Who said that '80s Hard Rock has passed away? Well, this album is going to be a huge middle finger placed right in the face of those naysayers.
With "Endangered", PINK CREAM 69 definitely exhume (to consume) the carcass (okay, sorry Alex, that was a sort of huge silly pun, but you know I'm a sucker for those britons) of the characteristic hard sound become so famous two decades ago. I'm referring to that kind of Hard Rock tinged in Metal full with anthemic choruses to sing along, but still aggressive and powerful. The band doesn't seem to give a shit to the newer trends which are deeply changing the way heavy music is intended nowadays, releasing an album entirely devoted to a retro sound. I guess the nostalgic fans of the aforementioned sub-genre will be more than happy with this record, though it's nothing really new under the sun. By the way, I think that after all the band deserves a good amount of respect for their courageous musical choice, 'cos I guess they play what they like, instead of fulfilling market's requirements and go for a cash cow as too much bands do nowadays.
That said, I also have to make clear that the band brilliantly reaches its purpose here, all of the songs being successful into pleasing the listener and cunningly lure her/him with their haunting melodies. In particular, from "Shout!" to "Don't Need Your Touch" you get four songs which are utterly overwhelming in their effectiveness. Actually, on these tracks (which I can describe as a small platoon of gentle killers with your number up) the huge melodic still powerful potential the band undoubtedly has appears really impressive. Moreover, PINK CREAM 69 for sure play right their cards on the songwriting front, that is to say they crafted it wagering all they had to win their fans by force. In fact, the combo never avoids at all costs simple structures in the tracks' composition, firmly putting the immediacy and fervour of the melodies on top of their priorities (such a choice is evident on tracks like "Trust The Wiseman", for example, and is also very reminding of the Hard Rock-bands of the '80s). As a result, we have a handful of irresistible songs superbly emphasized by the delicious vocals of David Readman, which are perfect for the genre and fit the music like a glove.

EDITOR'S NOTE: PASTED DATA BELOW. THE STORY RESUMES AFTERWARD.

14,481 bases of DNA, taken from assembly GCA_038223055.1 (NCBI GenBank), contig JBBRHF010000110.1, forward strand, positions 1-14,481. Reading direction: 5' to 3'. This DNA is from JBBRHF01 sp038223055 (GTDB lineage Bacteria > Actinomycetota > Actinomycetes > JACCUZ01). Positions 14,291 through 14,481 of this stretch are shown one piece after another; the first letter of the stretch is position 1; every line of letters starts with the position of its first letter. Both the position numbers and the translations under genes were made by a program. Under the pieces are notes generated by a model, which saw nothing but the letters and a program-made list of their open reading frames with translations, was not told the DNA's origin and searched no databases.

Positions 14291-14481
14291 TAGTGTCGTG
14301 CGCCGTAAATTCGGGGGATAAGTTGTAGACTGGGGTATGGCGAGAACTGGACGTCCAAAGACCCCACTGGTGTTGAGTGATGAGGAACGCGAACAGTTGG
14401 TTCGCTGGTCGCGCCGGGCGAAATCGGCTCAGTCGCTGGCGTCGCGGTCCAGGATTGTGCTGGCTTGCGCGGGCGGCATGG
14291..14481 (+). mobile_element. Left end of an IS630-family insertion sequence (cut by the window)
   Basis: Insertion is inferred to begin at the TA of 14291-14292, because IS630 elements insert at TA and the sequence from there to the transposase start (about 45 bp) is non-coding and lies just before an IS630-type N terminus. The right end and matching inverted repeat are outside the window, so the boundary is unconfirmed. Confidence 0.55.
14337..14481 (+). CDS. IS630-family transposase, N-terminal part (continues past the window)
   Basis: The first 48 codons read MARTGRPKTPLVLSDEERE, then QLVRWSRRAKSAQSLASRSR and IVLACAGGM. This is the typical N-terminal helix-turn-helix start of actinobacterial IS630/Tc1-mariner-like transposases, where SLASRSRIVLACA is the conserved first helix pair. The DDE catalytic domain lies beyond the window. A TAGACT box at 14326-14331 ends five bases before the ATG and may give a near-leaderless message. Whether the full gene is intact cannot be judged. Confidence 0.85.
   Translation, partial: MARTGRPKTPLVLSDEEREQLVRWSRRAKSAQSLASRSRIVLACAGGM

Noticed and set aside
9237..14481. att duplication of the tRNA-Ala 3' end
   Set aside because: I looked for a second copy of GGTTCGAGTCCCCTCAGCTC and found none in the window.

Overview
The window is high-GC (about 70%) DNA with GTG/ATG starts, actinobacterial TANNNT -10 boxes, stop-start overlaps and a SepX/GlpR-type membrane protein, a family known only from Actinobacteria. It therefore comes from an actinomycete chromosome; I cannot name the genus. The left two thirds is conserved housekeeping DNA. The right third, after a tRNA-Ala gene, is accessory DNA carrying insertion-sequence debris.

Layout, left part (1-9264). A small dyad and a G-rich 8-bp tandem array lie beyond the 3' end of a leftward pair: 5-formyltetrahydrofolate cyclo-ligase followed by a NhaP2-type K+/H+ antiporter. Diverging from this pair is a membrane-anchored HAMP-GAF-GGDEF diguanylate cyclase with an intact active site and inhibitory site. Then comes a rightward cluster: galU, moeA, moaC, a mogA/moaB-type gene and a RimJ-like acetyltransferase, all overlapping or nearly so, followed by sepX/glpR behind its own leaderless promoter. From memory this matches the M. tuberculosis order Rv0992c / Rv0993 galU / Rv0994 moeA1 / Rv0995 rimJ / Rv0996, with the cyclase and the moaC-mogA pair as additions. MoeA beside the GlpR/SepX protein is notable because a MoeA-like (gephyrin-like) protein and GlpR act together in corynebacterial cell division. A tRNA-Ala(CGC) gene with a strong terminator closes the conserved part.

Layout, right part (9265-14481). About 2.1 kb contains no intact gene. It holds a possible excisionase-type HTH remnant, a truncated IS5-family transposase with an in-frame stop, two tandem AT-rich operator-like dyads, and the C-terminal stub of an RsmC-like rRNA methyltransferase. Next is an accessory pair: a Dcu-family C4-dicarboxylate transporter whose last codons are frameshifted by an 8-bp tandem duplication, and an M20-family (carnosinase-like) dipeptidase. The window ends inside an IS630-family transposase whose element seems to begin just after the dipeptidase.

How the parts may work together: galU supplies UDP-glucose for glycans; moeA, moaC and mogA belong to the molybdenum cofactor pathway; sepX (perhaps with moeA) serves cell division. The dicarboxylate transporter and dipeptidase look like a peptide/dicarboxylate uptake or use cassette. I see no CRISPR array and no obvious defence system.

The tracks contained into the second part of the album don't keep the same astonishing quality level of the first fours, but are anyway really good all the way through, and especially bright moments can be traced into "Shadows Of Time" and "Enslaved". "Pinball Wizard" is instead a well known THE WHO song (off the Rock-opera "Tommy", which also became a movie) that these guys cover here adding their personal flavour on some of its nuances. The bonus track "One Time Is Not Enough" is for better or worse the revenge of the '80s sound, and you can understand the reason why it's a bonus, being the one and only song of the lot in which the personal sound of the band isn't recognizable that much.
Bottom line: all in all, a very good work with some darn' refined choruses that, once listened, your mind just won't be able to get rid of.